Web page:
Recursive list searching

Richard Suchenwirth 2002-07-17: Since Tcl 8.4, lindex and the new lset take multiple indices to retrieve or modify an element in a nested list, which might be used to represent a multi-dimensional table (matrix, database) or a tree structure. To complement these two new goodies, here's a recursive lsearch that returns an index list of the first occurrence of the wanted item, in the same manner as lindex or lset, or -1 if the element was not found.

See Also

deep list
Addresses the issue of unambiguously representing a nested list versus a simple value that has the same representation as a nested list.


Note that the search goes down as long as an element can be interpreted as a list of more than one element, so intended strings like "John F Kennedy" will also be searched, e.g. for F. Note also that the result often is a list, so comparisons should be limited to == -1 or != -1.

proc lrsearch {list el {prefix {}} } {
    set pos [lsearch $list $el]
    if {$pos != -1} {return [concat $prefix $pos]}
    for {set i 0} {$i<[llength $list]} {incr i} {
        set ilist [lindex $list $i]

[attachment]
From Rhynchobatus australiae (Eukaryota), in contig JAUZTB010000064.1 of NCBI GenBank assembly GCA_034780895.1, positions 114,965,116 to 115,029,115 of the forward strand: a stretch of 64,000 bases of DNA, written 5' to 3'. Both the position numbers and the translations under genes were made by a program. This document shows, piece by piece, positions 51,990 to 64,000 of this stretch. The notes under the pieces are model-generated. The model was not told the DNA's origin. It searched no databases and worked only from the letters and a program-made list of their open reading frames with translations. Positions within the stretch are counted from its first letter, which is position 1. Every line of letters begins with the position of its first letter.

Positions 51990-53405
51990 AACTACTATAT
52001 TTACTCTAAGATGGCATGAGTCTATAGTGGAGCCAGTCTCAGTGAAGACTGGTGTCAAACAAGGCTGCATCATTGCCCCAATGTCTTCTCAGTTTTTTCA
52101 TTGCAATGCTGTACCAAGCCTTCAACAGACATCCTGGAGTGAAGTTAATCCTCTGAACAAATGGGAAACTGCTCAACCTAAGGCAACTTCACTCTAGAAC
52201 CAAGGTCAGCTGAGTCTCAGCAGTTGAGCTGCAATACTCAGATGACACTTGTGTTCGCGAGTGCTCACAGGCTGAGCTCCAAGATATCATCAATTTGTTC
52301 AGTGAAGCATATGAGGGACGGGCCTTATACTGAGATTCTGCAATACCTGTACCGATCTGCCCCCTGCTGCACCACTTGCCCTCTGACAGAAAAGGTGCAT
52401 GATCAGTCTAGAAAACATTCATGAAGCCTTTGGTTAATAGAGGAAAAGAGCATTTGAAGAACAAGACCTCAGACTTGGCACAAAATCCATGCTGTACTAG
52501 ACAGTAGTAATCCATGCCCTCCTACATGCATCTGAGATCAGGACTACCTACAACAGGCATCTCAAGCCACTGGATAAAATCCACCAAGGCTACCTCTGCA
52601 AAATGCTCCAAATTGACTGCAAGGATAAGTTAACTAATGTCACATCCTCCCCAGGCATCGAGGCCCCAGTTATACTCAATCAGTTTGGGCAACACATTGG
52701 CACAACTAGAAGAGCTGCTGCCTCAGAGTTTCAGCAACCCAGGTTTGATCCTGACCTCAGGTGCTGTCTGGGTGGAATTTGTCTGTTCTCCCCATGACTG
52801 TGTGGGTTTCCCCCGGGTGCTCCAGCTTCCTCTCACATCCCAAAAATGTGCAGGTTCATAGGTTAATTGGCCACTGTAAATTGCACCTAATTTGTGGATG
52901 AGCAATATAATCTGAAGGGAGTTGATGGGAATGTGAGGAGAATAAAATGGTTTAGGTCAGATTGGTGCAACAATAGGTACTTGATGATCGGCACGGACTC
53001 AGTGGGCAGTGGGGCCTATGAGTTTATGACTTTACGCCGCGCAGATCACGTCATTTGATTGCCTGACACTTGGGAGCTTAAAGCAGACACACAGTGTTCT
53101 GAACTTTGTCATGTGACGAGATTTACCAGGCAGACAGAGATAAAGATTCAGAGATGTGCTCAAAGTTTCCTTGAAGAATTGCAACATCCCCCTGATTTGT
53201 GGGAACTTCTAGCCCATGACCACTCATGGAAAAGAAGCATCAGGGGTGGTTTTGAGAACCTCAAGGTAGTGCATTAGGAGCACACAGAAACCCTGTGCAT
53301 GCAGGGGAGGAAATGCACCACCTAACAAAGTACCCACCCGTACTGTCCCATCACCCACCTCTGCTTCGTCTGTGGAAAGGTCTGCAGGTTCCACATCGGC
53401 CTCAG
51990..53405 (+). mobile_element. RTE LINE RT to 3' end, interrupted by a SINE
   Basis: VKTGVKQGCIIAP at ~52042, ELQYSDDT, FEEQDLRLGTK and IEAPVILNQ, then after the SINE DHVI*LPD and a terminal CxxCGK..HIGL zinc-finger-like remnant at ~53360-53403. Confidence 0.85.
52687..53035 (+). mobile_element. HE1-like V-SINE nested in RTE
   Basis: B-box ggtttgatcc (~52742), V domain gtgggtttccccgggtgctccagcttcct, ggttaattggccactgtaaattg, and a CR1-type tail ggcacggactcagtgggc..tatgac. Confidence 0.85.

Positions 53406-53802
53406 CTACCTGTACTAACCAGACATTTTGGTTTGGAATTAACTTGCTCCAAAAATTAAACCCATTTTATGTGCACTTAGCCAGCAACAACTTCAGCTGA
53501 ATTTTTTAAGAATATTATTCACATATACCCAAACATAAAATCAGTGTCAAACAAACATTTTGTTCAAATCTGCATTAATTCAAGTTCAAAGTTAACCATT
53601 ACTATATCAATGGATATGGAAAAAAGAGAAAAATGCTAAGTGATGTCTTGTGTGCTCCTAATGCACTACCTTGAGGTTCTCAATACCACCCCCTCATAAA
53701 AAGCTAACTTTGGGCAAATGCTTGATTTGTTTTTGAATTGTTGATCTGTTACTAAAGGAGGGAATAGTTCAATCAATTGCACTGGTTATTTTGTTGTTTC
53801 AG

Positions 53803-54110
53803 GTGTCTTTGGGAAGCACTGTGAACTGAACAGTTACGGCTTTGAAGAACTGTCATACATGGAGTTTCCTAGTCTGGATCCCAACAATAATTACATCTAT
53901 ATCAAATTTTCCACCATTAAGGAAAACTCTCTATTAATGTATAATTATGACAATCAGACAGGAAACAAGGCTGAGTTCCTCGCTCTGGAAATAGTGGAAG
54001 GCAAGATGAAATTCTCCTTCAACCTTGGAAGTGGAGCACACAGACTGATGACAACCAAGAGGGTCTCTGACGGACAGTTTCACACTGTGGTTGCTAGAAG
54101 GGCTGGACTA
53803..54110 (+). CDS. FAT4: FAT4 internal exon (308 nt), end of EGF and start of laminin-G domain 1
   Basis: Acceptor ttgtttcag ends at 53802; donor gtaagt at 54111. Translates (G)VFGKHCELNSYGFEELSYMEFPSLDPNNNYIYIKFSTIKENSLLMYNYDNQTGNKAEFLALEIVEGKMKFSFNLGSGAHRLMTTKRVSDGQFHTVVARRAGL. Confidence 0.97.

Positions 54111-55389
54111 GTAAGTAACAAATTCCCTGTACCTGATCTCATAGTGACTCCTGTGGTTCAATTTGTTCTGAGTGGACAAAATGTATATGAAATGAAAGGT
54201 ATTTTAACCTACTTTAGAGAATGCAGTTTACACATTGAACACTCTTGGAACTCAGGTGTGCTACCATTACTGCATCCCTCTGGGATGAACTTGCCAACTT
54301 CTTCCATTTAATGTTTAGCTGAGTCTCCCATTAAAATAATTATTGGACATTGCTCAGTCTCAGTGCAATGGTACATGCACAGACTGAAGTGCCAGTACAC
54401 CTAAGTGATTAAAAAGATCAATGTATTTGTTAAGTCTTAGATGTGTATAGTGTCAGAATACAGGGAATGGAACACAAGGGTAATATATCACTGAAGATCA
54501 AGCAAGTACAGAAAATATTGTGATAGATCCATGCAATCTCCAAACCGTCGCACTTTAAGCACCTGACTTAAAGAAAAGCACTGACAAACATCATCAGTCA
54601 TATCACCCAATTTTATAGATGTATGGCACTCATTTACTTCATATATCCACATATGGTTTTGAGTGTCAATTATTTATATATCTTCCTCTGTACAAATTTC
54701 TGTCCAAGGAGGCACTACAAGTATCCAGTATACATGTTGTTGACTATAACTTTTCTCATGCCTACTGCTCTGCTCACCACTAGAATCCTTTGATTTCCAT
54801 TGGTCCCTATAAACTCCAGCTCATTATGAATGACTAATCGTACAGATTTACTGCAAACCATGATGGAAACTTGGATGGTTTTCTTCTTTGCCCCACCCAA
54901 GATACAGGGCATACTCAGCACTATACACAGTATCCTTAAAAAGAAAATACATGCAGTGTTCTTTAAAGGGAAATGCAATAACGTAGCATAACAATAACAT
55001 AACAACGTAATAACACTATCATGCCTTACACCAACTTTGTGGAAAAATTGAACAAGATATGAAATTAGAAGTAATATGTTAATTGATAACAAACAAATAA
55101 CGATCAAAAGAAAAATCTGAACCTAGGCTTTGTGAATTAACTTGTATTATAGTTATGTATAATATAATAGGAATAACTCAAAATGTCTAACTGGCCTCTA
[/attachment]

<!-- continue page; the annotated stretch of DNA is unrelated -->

if {![atomic? $ilist]} {
            set pos [lrsearch $ilist $el [concat $prefix $i]]
            if {$pos != -1} {return $pos}
    return -1

To prevent endless recursion, but still handle lists that have only one element on higher level, the atomic? test was introduced: it is true if the first element of the list is equal to the list itself, so that no further lindexing could bring any new facts.

proc atomic? {list} {string equal $list [lindex $list 0]}
 % lrsearch {a b {c {d e}}} a
 % lrsearch {a b {c {d e}}} b
 % lrsearch {a b {c {d e}}} c
 2 0
 % lrsearch {a b {c {d e}}} d
 2 1 0
 % lrsearch {a b {c {d e}}} e
 2 1 1
 % lrsearch {a b {c {d e}}} f
 % lrsearch {a {{b c}} d} b
 1 0 0, e.g. set s {a b {a b {a b c {a, e.g. set s {a b {a b {a b c {a d e c {a b c} c}}} d e} d e c {a b c} c}}} d e}

Michael Schlenker likes to do things a bit faster; this is between 5 and 25 percent faster (with 8.3 and 8.4b1) than the solution above, by using foreach/incr instead of for/lindex:

proc lrsearch2 {list el {prefix {}} } {
    set pos [lsearch $list $el]
    if {-1 != $pos} {return [concat $prefix $pos]}
    set i 0
    foreach ilist $list {
        if {![atomic? $ilist]} {
            set pos [lrsearch2 $ilist $el [concat $prefix $i]]
            if {-1 != $pos} {return $pos}
        incr i
    return -1

serol 2010-11-19: I needed a slightly modified lrsearch to get the number of occurrences of string in a nested list.

proc lrsearch2 {liste el} {
    #get occurences in liste
    set count [llength [lsearch -all -inline $liste $el]]

    foreach ilist $liste {
        if {![atomic? $ilist]} {
            incr count [lrsearch2 $ilist $el]
    return $count